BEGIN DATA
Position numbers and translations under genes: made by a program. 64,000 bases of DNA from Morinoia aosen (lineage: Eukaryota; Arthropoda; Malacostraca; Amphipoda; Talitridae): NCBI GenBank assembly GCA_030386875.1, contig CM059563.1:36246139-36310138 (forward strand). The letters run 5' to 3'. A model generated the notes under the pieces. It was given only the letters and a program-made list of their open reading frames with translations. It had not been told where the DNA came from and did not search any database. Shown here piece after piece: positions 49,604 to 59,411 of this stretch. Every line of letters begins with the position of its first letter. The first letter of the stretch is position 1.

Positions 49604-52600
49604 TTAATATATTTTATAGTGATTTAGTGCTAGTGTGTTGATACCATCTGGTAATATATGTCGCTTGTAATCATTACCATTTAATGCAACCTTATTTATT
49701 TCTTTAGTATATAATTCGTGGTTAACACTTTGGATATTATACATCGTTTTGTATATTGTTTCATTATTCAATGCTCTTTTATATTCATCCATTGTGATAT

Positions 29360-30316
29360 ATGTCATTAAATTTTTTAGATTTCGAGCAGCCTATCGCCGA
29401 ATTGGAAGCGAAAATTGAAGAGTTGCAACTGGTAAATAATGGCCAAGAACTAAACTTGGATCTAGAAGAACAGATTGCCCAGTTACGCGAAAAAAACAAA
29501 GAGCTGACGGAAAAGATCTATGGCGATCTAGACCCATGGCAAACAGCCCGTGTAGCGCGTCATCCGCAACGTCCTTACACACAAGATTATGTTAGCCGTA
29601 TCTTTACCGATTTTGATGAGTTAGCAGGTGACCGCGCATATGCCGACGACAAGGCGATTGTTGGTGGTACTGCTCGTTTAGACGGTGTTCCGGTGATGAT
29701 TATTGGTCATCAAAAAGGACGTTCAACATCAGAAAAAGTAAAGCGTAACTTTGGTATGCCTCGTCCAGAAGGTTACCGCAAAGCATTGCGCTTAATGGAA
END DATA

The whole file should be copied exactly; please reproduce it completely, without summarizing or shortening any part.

Position numbers and translations under genes: made by a program. 64,000 bases of DNA from Morinoia aosen (lineage: Eukaryota; Arthropoda; Malacostraca; Amphipoda; Talitridae): NCBI GenBank assembly GCA_030386875.1, contig CM059563.1:36246139-36310138 (forward strand). The letters run 5' to 3'. A model generated the notes under the pieces. It was given only the letters and a program-made list of their open reading frames with translations. It had not been told where the DNA came from and did not search any database. Shown here piece after piece: positions 49,604 to 59,411 of this stretch. Every line of letters begins with the position of its first letter. The first letter of the stretch is position 1.

Positions 49604-52600
49604 TTAATATATTTTATAGTGATTTAGTGCTAGTGTGTTGATACCATCTGGTAATATATGTCGCTTGTAATCATTACCATTTAATGCAACCTTATTTATT
49701 TCTTTAGTATATAATTCGTGGTTAACACTTTGGATATTATACATCGTTTTGTATATTGTTTCATTATTCAATGCTCTTTTATATTCATCCATTGTGATAT

Positions 29360-30316
29360 ATGTCATTAAATTTTTTAGATTTCGAGCAGCCTATCGCCGA
29401 ATTGGAAGCGAAAATTGAAGAGTTGCAACTGGTAAATAATGGCCAAGAACTAAACTTGGATCTAGAAGAACAGATTGCCCAGTTACGCGAAAAAAACAAA
29501 GAGCTGACGGAAAAGATCTATGGCGATCTAGACCCATGGCAAACAGCCCGTGTAGCGCGTCATCCGCAACGTCCTTACACACAAGATTATGTTAGCCGTA
29601 TCTTTACCGATTTTGATGAGTTAGCAGGTGACCGCGCATATGCCGACGACAAGGCGATTGTTGGTGGTACTGCTCGTTTAGACGGTGTTCCGGTGATGAT
29701 TATTGGTCATCAAAAAGGACGTTCAACATCAGAAAAAGTAAAGCGTAACTTTGGTATGCCTCGTCCAGAAGGTTACCGCAAAGCATTGCGCTTAATGGAA